Saturday, May 15, 2010

The Dictates of Our Mother

Nature and Sadism

"Nevermore shall prejudice militate against your happiness, wisdom shall abolish every check, and with even stride you will walk along a pathway strewn thick with flowers, till finally you accede to perversity's ultimate excesses. It will be then you'll perceive the weakness of what in days past they described to you as Nature's dictates; when you shall have spent a few years winking at what imbeciles term her laws, when, in order to become more familiar with their infraction, it shall have pleased you to pulverize them all, then you'll behold her, that Nature, a wicked smile on her lips, thrilled half to death at having been violated, you'll see the queen melt before your intrepid desires, you'll see her come crawling towards you, begging to be shackled by your irons...she'll stretch forth her wrists, plead to be your captive; now a slave to you instead of your sovereign, subtly she'll instruct your heart in what fashion to outrage her further yet; as though degradation were her whole delight, only by showing you how to insult her excessively will she demonstrate her ability to impose her governance on you. Let her. When once you reach that stage, do not resist, ever..."

- Madame Delbène, nun and tribade, in the Marquis de Sade's novel Juliette

"A text is a mirror..."

- a Structuralist rendering of Stendhal

"Nevermore shall prejudice militate against your happiness..."

I see prejudice, the lore of the unlearned, the abyss of generalization, of accepted behavior patterns, aligned against me...I see happiness, that Holy Grail held out above us since birth, disappear as soon as I touch it (how many ever reach it?), I look over its rim and see another abyss, a tightrope, a...question? We have other grails to search for. 'Militate' - the dictates of a military order, a world where martial law has been declared and all minds have their wings shackled to prevent untoward flights of fancy - a martial law prescribed to kill the idol Imagination, to raze its foundation, to salt the earth, to crush and burn its most ethereal tentacles, its Hydra heads. It is already dead in most of us, stillborn, or strangled at birth...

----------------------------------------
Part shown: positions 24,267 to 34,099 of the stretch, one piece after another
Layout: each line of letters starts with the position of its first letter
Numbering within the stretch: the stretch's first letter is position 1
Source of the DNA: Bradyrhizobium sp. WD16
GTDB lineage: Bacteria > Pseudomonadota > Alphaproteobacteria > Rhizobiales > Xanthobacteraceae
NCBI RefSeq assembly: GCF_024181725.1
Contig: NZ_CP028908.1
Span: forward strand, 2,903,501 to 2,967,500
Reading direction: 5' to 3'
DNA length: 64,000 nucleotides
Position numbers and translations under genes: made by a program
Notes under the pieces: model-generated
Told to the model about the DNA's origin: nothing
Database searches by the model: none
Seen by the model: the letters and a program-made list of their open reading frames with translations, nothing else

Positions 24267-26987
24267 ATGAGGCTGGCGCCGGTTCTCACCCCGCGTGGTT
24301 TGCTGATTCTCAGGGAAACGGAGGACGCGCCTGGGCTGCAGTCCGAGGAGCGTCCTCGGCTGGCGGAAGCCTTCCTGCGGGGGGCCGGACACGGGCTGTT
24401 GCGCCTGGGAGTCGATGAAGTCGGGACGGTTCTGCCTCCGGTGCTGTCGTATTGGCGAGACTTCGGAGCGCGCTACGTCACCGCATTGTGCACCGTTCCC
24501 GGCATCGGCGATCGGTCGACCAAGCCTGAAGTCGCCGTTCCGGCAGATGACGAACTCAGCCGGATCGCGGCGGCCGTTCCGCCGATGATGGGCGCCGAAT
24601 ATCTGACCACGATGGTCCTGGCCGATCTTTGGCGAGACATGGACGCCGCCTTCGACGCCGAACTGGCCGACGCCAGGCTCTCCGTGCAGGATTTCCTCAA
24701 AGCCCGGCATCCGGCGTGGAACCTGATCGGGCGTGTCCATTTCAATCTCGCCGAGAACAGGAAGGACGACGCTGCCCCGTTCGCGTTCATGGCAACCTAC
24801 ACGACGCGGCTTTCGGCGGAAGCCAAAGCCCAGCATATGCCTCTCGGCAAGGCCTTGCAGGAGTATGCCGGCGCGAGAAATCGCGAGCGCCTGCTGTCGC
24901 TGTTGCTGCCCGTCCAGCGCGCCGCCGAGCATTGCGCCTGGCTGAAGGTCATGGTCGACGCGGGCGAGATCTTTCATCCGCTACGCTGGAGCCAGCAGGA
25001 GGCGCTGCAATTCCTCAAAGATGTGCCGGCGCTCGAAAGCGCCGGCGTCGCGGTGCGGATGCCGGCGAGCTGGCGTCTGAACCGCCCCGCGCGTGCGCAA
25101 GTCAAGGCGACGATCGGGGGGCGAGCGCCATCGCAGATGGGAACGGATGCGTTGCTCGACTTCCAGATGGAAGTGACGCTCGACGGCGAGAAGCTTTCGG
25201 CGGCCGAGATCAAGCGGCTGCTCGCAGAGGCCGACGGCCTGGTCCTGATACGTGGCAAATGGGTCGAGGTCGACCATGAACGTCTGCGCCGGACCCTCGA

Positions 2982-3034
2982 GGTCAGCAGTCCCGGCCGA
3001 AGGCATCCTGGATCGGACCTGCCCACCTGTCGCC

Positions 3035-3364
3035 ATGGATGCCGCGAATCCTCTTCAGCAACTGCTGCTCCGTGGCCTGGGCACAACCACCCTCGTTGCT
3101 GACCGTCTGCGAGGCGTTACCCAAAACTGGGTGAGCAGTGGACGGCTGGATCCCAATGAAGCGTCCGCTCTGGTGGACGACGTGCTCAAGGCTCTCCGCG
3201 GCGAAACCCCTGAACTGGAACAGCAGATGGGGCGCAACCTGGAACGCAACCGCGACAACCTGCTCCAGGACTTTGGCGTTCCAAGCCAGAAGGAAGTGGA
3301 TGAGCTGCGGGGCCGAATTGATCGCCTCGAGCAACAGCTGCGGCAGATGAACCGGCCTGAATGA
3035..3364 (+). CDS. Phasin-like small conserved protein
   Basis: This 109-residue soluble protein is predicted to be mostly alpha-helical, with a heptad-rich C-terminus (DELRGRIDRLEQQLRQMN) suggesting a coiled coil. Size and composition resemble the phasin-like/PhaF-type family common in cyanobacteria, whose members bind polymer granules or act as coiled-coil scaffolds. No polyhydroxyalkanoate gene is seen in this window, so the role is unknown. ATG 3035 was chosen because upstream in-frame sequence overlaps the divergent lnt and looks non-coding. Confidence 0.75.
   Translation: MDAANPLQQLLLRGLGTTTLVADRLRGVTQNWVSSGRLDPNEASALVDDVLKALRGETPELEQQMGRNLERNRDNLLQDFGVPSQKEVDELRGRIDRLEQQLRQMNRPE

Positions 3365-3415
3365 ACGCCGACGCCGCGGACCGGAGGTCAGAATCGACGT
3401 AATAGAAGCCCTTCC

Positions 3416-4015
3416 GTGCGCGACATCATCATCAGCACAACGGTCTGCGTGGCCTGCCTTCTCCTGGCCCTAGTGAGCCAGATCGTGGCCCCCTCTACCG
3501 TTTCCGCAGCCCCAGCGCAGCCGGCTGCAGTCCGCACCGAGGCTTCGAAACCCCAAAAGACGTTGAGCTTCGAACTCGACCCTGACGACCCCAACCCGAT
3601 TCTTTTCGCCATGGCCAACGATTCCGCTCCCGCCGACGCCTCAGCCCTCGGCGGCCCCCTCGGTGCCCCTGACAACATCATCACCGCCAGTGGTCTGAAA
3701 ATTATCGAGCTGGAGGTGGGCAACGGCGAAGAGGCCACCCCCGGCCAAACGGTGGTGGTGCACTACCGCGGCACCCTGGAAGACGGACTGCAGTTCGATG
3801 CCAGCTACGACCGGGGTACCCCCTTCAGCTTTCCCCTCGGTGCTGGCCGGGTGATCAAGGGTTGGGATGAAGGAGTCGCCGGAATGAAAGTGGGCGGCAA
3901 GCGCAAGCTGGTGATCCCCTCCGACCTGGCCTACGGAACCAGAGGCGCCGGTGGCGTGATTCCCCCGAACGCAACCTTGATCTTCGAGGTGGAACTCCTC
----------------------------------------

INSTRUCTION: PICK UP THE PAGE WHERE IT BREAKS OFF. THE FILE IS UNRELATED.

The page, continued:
"With even stride you will walk along a pathway strewn thick with flowers, till finally you accede to perversity's ultimate excesses."

This I first doubt - is it not the law (descending from that Leviathan, 'Human Nature') that mankind's perversions and/or capacities for 'perversion' are inexhaustible? A 'perversion' states, a priori, that there is a 'normal' or 'rational', a 'limit' to action, as perversion is almost always hand in hand with the irrational or unconscious, and in order to deviate from the normal, one always assumes, once again, a fascist/nihilistic (why not call it what it is?) world order where morality has descended on the choking masses like a curtain of lead, a poisonous cloud. Questions, applying to the unconscious: why does the priest need to suffocate his victims in order to achieve climax? Why does he do so in front of a mirror, one that reflects only the young boy underneath him, the hands around the boy's white neck (hands are close to anonymity - they could be anyone's hands), and the bright light overhead hiding his own face? Near climax, thinking of Adam and Eve and that first primordial sin, rutting in cold sweat, he smells the undergrowth of a rank Eden, the moist deadfall of innumerable ages, and he arches backwards, at the last instant, to try to obtain a glance at his own face in the mirror...the eyes, the madness within (or what he assumes is madness, it makes his sleep much easier to think of his passions in this way), staring out of the darkness. But of course it is useless...the mirror both reflects and obscures...he can not see his lust except in the fear and hatred drowning the eyes of the boy beneath him...the eyes, the first mirrors...